Do you switch lanes regularly? Seeking an advantage over others when the going is slow or sticky? Attempting to outwit your fellow travellers; rejoicing perhaps in the small gains made? You can sniff an opportunity. One-upmanship perhaps a guiding quality.

Maybe you drive with your lights full beam? You need to see far ahead; see what the journey brings. Your desire to do so though, blinds others on life’s highway. They are left dazzled as you come up behind them, or dazzled as you charge towards them. The vision matters more to you than their ability to see it.

Or do you steadfastly follow the rules? Driving always within the law? Driving safely and without risk? Driving within your means? Measured. Predictable. Safe. Courteous to other road users, but often overlooked, missed, unnoticed.

Maybe it’s time to change your driving habits? Not just in the car.

travelling how?

travelling through life

How do you travel through life?

Do you roll, like a smooth pebble; always moving, rolling ever onwards to the sea?

Do you dance like a starling at dusk, part of the whirling, ever changing murmuration?

Do you drift like a cloud, morphing as life’s winds blow?

Do you dive like a kingfisher, arrowed and true, breaking the surface for what lies beneath?

Do you set your SatNav to avoid the tolls, so that life is trouble free and scenic?

Do you let life come to you, like the leaf of a tree, mellowing through the seasons?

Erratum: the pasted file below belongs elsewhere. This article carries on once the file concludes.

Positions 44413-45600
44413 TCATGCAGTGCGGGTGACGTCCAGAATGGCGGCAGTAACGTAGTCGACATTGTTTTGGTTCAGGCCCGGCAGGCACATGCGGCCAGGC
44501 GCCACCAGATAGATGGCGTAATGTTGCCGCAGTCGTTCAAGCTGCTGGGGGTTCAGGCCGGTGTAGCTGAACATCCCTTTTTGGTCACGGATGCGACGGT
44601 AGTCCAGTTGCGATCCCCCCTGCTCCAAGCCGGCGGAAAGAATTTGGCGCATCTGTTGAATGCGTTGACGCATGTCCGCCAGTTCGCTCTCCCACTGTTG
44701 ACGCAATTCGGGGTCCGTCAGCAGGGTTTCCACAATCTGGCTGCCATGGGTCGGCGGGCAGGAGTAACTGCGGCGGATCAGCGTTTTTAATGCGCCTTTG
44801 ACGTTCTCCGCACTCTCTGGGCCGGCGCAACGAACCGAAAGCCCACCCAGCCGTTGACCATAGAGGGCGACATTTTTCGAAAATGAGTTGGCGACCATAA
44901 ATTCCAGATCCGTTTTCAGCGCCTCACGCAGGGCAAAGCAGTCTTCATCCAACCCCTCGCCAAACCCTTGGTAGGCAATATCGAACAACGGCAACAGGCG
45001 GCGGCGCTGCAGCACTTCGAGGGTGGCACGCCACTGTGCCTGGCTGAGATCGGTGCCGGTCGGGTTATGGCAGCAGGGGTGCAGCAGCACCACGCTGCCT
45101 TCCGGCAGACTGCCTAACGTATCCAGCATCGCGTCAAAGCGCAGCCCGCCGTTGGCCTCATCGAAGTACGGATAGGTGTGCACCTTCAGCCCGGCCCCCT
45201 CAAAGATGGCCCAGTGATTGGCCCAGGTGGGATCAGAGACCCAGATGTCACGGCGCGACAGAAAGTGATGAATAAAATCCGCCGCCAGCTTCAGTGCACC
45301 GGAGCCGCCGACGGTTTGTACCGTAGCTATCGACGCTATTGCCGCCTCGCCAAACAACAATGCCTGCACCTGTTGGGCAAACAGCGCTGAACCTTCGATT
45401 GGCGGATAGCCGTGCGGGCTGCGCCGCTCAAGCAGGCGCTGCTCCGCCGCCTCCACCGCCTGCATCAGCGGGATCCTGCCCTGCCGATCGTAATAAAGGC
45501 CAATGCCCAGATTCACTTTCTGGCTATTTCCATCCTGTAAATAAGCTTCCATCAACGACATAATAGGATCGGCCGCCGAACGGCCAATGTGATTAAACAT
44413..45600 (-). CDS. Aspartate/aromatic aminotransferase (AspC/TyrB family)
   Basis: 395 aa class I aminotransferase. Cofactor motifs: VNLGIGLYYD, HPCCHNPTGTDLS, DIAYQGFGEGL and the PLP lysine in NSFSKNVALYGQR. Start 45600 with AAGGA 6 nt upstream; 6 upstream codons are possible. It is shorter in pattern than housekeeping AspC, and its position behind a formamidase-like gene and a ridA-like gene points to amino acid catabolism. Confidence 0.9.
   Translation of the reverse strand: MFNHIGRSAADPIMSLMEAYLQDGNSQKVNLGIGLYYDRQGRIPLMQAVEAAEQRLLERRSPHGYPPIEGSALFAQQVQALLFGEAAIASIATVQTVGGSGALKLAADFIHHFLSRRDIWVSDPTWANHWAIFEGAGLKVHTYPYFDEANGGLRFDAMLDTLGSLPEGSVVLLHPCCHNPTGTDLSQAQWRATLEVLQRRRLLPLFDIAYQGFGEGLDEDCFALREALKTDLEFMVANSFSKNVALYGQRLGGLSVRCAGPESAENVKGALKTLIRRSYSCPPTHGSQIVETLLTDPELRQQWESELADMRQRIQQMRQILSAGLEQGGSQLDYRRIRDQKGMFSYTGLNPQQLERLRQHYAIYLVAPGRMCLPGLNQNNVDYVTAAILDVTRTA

Do you run like the prey, staying safe and ever alert to dangers?

Do you hunt like the predator, opportunistic and meeting your needs?

Do you melt slowly like a sugar cube, sweetening your surroundings?

Do you float on a cloud of your perpetual dreams and imagination?

Do you travel light, ready to soar on an upward current of unexpected breeze rising from life’s hot desert?

Do you speed like a train, sure of your path, keen to remain on track and to get there quickly?

Do you skate like a water boatman; surfacing all, never diving deep?

Do you build stepping stones across the fast flowing river, sure of your place as the current rushes between your feet?

Do you stay in the pack, travelling where the pack goes, hidden within?

Do you fall like a snowdrop, gently drifting in life’s beauty until you melt away?

Do you sway like tall grass, whispering to the grasses around you?

Do you shine like a sun ray; enlightening, growing and warming those you touch?

How do you travel through life?

 

the formative journeys of a shared t-shirt dream

we share a dream

When we travel, we are sometimes physically apart from those we are most connected to. Family. Friends. Yet physical connections are only one way we share our lives.